Your fixture looks pretty much like what I would do - why is it that you can't level the slots with those miters? Doesn't the hooded portion allow you to rotate the dropout around the miter on the stay to some extent?
The fixture I built "works" but I think it needs to be redone to get the level of accuracy that I want. In particular the bottom bracket vs. the dropout has "bb drop". With BB drop the slot for the slider needs to be made level with the ground for when the bike is built so it's not really inline with the chainstay. In addition the way the flange is made the cut must be pretty well aligned although getting close works then following up with a file to make this perfect. The fixture works but it is very much a 1.0 design and needs to be refined a bit.
 

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what frame fixture are you using? Do you have something like the "support bar" on the Anvil?

First I'd suggest that you keep meticulous notes on your slider builds (I'd suggest every build actually) so you can keep track of things like BB drop and miter offset. After five or six different frames with different BB drops you should have a pretty good idea of what offset is doing to work with the miter on the bottom flange.

One of the few uses I have for that extraneous Anvil fixture arm is to use it as sort of a stay tacking fixture. I'll load the dropouts into the fixture and use the arm (with a wide plate bolted to the top of it) to support the stays while I line up the miter with the dropout. I have some thick rubber bands that I use to keep them in place and if they're being stubborn, I'll use a pony clamp.

I try to choose a reference surface when a single item has to go through multiple steps. For example, I have a little fixture that I use to set the angle of the miter for the D.O. and it uses the S bend in the stay to orient itself when clamped in the vise. I use the same side of the stay to lay on the plate on my Anvil fixture arm and more often than not, it self references on the bottom plane of the stay because the S lays flat on the plate. All I have to pay attention to is setting the miter angle tight to the D.O. before the stay is clamped.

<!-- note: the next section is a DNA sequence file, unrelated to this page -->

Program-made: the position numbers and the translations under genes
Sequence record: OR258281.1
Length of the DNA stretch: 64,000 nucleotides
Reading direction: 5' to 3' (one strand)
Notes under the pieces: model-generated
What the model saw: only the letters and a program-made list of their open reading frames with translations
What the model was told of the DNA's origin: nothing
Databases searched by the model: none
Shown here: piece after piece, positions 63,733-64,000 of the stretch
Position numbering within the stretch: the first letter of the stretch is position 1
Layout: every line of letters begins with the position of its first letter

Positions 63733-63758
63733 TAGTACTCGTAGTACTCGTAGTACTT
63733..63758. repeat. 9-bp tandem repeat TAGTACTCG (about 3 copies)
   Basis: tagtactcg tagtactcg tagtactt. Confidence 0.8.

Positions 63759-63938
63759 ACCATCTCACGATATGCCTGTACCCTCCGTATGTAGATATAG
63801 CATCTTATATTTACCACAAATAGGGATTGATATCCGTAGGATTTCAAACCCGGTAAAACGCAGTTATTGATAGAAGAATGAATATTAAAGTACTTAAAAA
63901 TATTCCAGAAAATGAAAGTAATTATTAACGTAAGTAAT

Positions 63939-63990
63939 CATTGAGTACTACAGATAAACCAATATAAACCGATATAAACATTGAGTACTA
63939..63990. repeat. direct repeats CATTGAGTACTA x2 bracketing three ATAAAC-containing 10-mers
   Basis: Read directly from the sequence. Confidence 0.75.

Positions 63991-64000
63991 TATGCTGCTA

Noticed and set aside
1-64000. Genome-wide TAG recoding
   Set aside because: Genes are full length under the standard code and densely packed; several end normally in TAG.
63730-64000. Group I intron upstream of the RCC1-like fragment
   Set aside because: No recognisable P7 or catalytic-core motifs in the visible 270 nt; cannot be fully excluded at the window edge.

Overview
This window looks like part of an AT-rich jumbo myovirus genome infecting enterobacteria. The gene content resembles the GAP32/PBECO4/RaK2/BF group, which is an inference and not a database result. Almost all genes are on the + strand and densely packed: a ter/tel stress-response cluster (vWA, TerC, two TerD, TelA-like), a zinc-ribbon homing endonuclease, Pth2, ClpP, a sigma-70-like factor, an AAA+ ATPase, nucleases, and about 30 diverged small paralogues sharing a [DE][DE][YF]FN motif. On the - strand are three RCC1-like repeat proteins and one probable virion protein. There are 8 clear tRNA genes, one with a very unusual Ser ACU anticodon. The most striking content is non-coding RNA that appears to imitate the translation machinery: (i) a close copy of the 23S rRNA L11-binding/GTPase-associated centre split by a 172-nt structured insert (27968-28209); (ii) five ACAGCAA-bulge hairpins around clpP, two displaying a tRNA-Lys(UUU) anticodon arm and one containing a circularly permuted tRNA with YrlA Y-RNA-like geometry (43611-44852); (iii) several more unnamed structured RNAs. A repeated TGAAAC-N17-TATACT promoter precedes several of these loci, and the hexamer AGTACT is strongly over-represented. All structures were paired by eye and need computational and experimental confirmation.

For me, the bigger issue with sliders is the loose fit between dropout and dummy axle and that the weld face is so far from the axle. More time than preferable is spent setting each dropout just so to prevent them from being at slightly different angles which goofs up fitup and can lead to the rear wheel axis tilting on adjustment. As usual, I made a tool that removes that step (but adds others) from the process. It's a very rough prototype, but it works perfectly.

Untitled by VertigoCycles, on Flickr
 

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Discussion Starter · #6 ·
what frame fixture are you using? Do you have something like the "support bar" on the Anvil?
I have the HJ fixture and it does not have a support for this operation.

For me, the bigger issue with sliders is the loose fit between dropout and dummy axle and that the weld face is so far from the axle. More time than preferable is spent setting each dropout just so to prevent them from being at slightly different angles which goofs up fitup and can lead to the rear wheel axis tilting on adjustment. As usual, I made a tool that removes that step (but adds others) from the process. It's a very rough prototype, but it works perfectly.

Untitled by VertigoCycles, on Flickr
Very nice!

I made a similar fixture at one point but I like yours better.

Right now I am using the 142x12 TA axles and with the anvil through axle the indexing of the dropouts is pretty close. I machined the top of two dropout inserts to provide a reference plane.